As of August 2006, Iraq Watch is no longer being updated.
Click here for more information.
Must the U.S. Give Brazil and Iraq the Bomb?
by Gary Milhollin. and David Dantzic
New York Times
Iraq, with modern armed forces numbering a million and with a leader driven by dangerous ambitions, started a war with Iran, threatens Israel and has rattled its saber against tiny Kuwait. Its President, Saddam Hussein, may not stop at threats if he can complete plans to build weapons of mass destruction.
U.S. technology could contribute to this awful enterprise if senior officials 'in the Commerce and State Departments have their way. These officials are supporting I.B.M. in an irresponsible attempt to put a supercomputer into the hands of a Brazilian team that is helping Iraq build long-range missiles and that could help it build atomic bombs.
Apparently, Commerce is pushing for the sale at the behest of I.B.M. to promote U.S. exports. State's support for Commerce appears to be based, as usual in such cases, on a desire to win favor in third world countries. A very high State official has intervened on behalf of the Brazilian buyer, reliable sources say.
The deal is opposed by the Arms Control and Disarmament Agency and the Energy Department, which are sticking to the Reagan Administration's policy of denying supercomputers to countries that are trying to make the bomb. It appears that the deal is on the verge of going through.
With a supercomputer, a missile designer can simulate the thrust of a rocket engine, calculate the heat and pressure on a warhead entering the atmosphere and simulate virtually every other force affecting a missile from launch to impact.
ln a third world missile program, a supercomputer can drastically cut development time, costs and the need for flight tests.
According to Brazilian press reports which have been confirmed by U.S officials, the Brazilian team has been training the Iraqis in rocket aerodynamics, flight testing and the control of rocket trajectories. The Brazilians have also shown Iraq how to use on-board electronics and rocket propellants.
The team has been in Iraq since at least the spring of 1989, which helps explain why last December Iraq suddenly launched a space rocket big enough to orbit satellites.
Iraq made the rocket — potentially useful as an intermediate-range missile — by strapping together five Soviet-supplied Scud missiles, which Brazil is also helping Iraq improve. These are the same missiles Iraq used to bombard the civilian population of Teheran — and the same missiles Iraq is aiming at Tel Aviv from a launch site west of Baghdad.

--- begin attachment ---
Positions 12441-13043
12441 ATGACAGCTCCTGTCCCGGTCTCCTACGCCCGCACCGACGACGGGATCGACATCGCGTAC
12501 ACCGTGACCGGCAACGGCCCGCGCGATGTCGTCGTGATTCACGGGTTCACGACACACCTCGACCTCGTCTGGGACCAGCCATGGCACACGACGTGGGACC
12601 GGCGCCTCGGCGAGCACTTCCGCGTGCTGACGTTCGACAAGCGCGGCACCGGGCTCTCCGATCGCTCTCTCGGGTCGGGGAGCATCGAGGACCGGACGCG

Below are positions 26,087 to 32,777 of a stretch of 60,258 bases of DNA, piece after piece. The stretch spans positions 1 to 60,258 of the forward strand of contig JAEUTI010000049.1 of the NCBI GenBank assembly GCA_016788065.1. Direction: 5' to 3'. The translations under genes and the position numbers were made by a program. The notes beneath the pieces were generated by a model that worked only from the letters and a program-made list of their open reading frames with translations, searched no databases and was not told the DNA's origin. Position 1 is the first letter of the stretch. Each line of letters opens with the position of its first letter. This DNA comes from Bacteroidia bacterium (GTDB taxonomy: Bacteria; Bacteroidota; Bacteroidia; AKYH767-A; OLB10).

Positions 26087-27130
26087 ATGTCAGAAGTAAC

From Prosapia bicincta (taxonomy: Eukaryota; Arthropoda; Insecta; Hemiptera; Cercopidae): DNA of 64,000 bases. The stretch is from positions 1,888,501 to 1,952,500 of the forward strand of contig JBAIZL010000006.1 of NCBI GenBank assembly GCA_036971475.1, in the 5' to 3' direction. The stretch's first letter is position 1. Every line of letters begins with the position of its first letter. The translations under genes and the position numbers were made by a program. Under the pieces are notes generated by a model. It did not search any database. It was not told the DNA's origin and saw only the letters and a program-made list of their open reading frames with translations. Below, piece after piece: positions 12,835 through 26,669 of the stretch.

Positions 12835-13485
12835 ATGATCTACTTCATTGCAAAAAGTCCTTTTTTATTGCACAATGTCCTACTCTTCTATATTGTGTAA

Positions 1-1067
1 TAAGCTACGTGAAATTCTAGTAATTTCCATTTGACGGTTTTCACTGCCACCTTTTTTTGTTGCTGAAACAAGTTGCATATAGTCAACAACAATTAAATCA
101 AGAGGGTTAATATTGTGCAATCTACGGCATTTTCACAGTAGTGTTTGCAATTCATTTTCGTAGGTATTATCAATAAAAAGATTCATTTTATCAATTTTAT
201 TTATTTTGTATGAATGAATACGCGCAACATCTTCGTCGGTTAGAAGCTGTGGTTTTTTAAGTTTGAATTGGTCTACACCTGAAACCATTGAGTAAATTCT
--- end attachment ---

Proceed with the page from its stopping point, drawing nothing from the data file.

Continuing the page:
The leader of Brazil's high-tech mercenaries is Gen. Hugo Piva, the retired director of Brazil's Aerospace Technology Center, known in Brazil as CTA. At CTA, he was in charge of converting Brazil's latest space rocket, the Sonda IV, into a missile big enough to carry a nuclear warhead, and of secretly making nuclear weapon material by enriching uranium by using gas centrifuges.
According to West German intelligence, CTA has become so adept at designing centrifuges that it has already enriched uranium almost to nuclear weapon grade. CTA is situated next door to, and exchanges personnel with, Embraer, the Brazilian aircraft manufacturer that wants to buy the I.B.M. supercomputer. Embraer and CTA are both part of Brazil's team in Iraq.
Iraq, like Brazil, is hoping to make nuclear weapon material. It has bought a machine for manufacturing centrifuges from a company in West Germany. The German company has already sold such a machine to Brazil. The magazine Der Spiegel has reported that there is a dense network of relations between nuclear bomb builders in Iraq and Brazil, on the one hand, and German contractors on the other.
CTA's nuclear scientists in Brazil can gain access to the supercomputer through Embraer and can share nuclear calculations with their Iraqi customers.
For an atomic bomb designer, a supercomputer can simulate the implosive shock wave that detonates nuclear warheads, calculate the multiplication of neutrons. in a nuclear chain reaction and model the process of nuclear fusion in a hydrogen bomb.
Thus, the I.B.M. supercomputer.may help design the Iraqi bomb as well as Iraqi missiles.
Commerce Department regulations require that a country should have good "nonproliferation credentials" to buy a U.S. supercomputer. The country should be a party to the Nuclear Nonproliferation Treaty, have all of its nuclear activities under international inspection and have a nuclear trade agreement with the U.S. Brazil fails on every count.
Nonetheless, the Commerce and State Department officials, along with I.B.M., argue — absurdly, naively or cynically — that Brazil should be excused from these requirements because U.S. agents would be able to inspect the supercomputer and prevent its misapplication.
I.B.M. says it has no evidence of any relationship between Embraer and Iraq. Is I.B.M.'s head buried in the sand?
Embraer will be free to design aircraft — to compute air flows around aircraft noses and wings. The programs for making such calculations are the same as those for calculating such flows around missile noses and fins, and strongly resemble those for modeling nuclear explosions. American inspectors probably will not be able to detect any violation. State and Commerce Department officials, along with I.B.M., are on a perilous course. For their separate reasons, they are ready to ignore Brazil's outrageous aid to Iraq and risk helping Brazil and Iraq get the bomb. They are sending the world an ominous signal: profits and vague diplomatic goals mean more than nuclear proliferation.
As of August 2006, Iraq Watch is no longer being updated. Click here for more information.
Copyright © 2000-2007